Groundbreaking Launches Wellington Water Treatment Plant’s Upgrade

(L-R) Engineer Bill Reese, Brett Carner from Weiss Construction Group, Utilities Director Shannon LaRocque, Councilwoman Tanya Siskind, Councilman Michael Napoleone, Mayor Anne Gerwig, Vice Mayor Michael Drahos, Councilman John McGovern, Village Manager Paul Schofield and Plant Superintendent Karla Berroteran.

On Wednesday, Sept. 5, members of the Wellington Village Council joined other village officials for a groundbreaking ceremony on a recently approved $17 million upgrade to Wellington’s water treatment plant.

When the project was approved at a council meeting last month, Mayor Anne Gerwig asked if the project was “shovel ready,” to which Village Manager Paul Schofield replied that it was.

Less than a month later, Gerwig and Schofield were among those taking part in the groundbreaking at the plant site on Wellington Trace.

“This is a momentous occasion,” Gerwig said at the start of a brief ceremony. “Water utilities are very important to Wellington. This is a major investment in the community.”

Gerwig went on to tout the fact that the Wellington utility now services some 22,000 customers. She thanked the staff who operate the facility 24 hours a day, 7 days a week, 365 days a year, to bring safe water to the village.

Councilman Michael Napoleone was the next to speak.

“It’s an exciting morning for our village,” he said. “This will bring safe, clean, quality water to residents. It will serve the community needs into the future.”

Councilman John McGovern spoke to the larger impact the plant will have on the village.

“This is more than buildings, pipes and pumps,” McGovern said. “It is an important part of a greater, larger effort to improve the community.”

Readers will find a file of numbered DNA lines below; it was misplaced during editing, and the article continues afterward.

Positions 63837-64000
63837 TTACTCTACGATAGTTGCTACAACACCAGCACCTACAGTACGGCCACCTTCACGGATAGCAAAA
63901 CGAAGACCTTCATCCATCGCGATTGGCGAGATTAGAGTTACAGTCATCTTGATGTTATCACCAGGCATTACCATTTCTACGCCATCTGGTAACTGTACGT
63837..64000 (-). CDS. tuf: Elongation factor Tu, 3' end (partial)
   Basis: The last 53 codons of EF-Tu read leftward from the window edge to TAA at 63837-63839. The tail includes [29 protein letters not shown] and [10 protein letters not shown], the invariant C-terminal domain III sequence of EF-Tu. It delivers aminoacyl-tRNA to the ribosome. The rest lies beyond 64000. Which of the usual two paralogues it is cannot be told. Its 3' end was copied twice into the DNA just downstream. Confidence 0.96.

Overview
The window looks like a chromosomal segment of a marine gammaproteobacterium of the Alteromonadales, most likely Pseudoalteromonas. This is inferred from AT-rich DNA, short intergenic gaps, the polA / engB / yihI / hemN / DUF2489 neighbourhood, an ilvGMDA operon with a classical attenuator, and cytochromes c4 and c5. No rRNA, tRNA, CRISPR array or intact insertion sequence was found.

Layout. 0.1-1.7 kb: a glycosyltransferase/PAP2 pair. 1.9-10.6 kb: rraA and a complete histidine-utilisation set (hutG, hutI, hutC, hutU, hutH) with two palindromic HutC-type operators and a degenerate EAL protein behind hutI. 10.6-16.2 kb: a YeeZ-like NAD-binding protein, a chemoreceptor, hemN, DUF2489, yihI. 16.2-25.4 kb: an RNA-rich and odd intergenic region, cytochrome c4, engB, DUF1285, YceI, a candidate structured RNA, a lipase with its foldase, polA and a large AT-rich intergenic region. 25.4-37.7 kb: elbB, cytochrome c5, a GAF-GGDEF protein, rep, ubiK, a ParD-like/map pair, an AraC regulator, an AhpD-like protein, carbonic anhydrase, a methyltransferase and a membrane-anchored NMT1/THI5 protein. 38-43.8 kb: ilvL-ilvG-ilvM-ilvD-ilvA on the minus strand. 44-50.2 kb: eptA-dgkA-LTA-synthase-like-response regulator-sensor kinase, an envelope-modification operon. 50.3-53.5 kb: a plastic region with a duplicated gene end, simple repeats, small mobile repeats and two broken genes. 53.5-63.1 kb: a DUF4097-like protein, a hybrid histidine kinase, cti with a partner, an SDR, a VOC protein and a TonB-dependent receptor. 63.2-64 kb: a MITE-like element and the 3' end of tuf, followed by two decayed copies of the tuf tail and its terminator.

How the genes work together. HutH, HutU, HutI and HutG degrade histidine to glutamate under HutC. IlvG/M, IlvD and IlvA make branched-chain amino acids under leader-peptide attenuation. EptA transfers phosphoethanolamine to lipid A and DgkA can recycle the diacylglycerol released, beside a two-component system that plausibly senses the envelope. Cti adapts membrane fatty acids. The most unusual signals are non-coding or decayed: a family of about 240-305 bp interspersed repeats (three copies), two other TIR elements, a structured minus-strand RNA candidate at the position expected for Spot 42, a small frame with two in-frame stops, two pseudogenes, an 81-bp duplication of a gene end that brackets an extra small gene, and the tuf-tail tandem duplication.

Vice Mayor Michael Drahos echoed the earlier statements.

“This is a big day for all of us,” Drahos said. “This took much hard work by staff, consultants and the council.”

Councilwoman Tanya Siskind used her opportunity to speak to thank the utilities personnel who were in attendance — some of whom had remained after completing an overnight shift.

“I want to celebrate and commend the utilities staff,” Siskind said. “Everyone at this plant will have the tools to provide excellent water for decades to come.”

Following remarks by the council, Schofield made a brief speech to thank and commend the work of the village’s utilities department. He also discussed how much the site has grown since his first visit many years ago and reminisced how at that time, a tree had grown through a pipe from lack of maintenance.

“It’s really a nice thing to be here,” Schofield said. “There is excellence in the work you do every day. Let’s make our utility the best we can possibly make it. Through four hurricanes, this is the only utility that never lost power and service.”

Wellington Utilities Director Shannon LaRocque, who championed the project, was the last of the morning’s speakers.

“It’s not easy to approve a $17 million project,” LaRocque said.

She went on to thank the council, Schofield, Assistant Village Manager Jim Barnes and Director of Administrative & Financial Services Tanya Quickel.

“This is a complex operation,” LaRocque explained. “This is a highly technical facility.”

LaRocque thanked every member of the utilities department in attendance. She singled out Plant Superintendent Karla Berroteran for her leadership of the team.

After the comments by the council and village officials concluded, they moved across the construction site to where golden shovels and hardhats had been prepared.

The council, along with Schofield, LaRocque and Berroteran, were joined by engineer Bill Reese and Brett Carner, the senior project manager for Weiss Construction Group.

A second groundbreaking quickly followed, led by LaRocque and Berroteran, who were joined by the hardworking members of the utilities department.

Following the ceremony, LaRocque gave the Town-Crier a tour of the existing, outdated facility that the new plant will replace. At nearly 30 years old, the plant has outlived its usefulness. The project will replace smaller pumps, recondition the laboratories and control rooms, and include generator fuel system improvements and piping enhancements.

The construction will be done in phases to avoid interruption of service to the many village residents who utilize water from the plant. The project is expected to take two years to complete.

Weiss Construction Group won the contract after submitting the lowest of three qualified bids. The construction will be supervised by Carner.